Epigenetic inheritance associated with human chromosome 14

Kamnasaran, Deepak
June 2001
Clinical & Investigative Medicine;Jun2001, Vol. 24 Issue 3, p138
Academic Journal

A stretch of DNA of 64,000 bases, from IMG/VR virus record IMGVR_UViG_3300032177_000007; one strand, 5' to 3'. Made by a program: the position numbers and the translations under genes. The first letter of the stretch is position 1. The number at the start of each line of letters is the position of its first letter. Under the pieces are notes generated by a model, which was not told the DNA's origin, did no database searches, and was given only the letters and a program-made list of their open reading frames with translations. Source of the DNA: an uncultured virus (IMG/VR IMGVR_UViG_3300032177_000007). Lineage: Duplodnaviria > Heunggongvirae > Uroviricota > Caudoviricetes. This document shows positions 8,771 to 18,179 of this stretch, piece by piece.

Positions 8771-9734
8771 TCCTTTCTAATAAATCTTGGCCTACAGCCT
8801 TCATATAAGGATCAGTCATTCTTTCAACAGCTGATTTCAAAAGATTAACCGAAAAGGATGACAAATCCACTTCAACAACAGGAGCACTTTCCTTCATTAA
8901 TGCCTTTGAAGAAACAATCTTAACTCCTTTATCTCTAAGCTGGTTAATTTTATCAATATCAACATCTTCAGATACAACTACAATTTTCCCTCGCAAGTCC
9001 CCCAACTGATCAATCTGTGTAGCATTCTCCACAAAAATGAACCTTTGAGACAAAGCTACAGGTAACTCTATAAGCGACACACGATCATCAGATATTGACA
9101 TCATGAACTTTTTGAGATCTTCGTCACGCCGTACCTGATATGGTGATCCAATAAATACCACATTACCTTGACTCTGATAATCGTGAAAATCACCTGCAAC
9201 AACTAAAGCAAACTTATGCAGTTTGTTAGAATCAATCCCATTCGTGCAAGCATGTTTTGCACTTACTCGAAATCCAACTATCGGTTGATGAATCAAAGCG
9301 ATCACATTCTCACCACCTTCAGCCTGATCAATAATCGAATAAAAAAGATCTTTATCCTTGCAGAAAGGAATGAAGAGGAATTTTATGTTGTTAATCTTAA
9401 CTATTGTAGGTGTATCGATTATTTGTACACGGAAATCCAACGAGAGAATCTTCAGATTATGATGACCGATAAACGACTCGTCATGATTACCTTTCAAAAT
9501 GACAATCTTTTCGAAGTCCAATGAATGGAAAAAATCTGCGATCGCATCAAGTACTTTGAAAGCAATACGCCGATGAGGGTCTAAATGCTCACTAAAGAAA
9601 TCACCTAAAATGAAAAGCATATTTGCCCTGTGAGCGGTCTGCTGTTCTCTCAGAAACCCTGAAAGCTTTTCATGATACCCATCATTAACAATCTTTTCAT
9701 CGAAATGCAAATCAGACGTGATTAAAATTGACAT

Within the last decade, there has been sufficient evidence to support the association of epigenetic inheritance or genomic imprinting on human chromosome 14. This has been achieved with studies of imprinting on both human chromosome 14 and mouse chromosome 12, which has the largest homology to human chromosome 14. Initial studies with mouse chromosome 12 aberrations suggested that specific phenotypes due to genomic imprinting were confined to the maternal or paternal mouse chromosome 12, depending on the parent from which the chromosome was inherited. Such findings were later supplemented with human chromosome 14 aberrations that had provided evidence for imprinted intervals on this chromosome, and possibly 2 syndromes associated with a maternal or paternal uniparental disomy affecting chromosome 14. The recent discovery of 2 imprinted genes on human chromosome 14 and mouse chromosome 12 has confirmed genomic imprinting on these chromosomes. These findings will refine our understanding of the clinical consequences of human chromosome 14 aberrations and of the causes of the disease phenotype associated with defective imprinted genes. This article reviews evidence in mice and humans, and the clinical implications for genomic imprinting associated with human chromosome 14.


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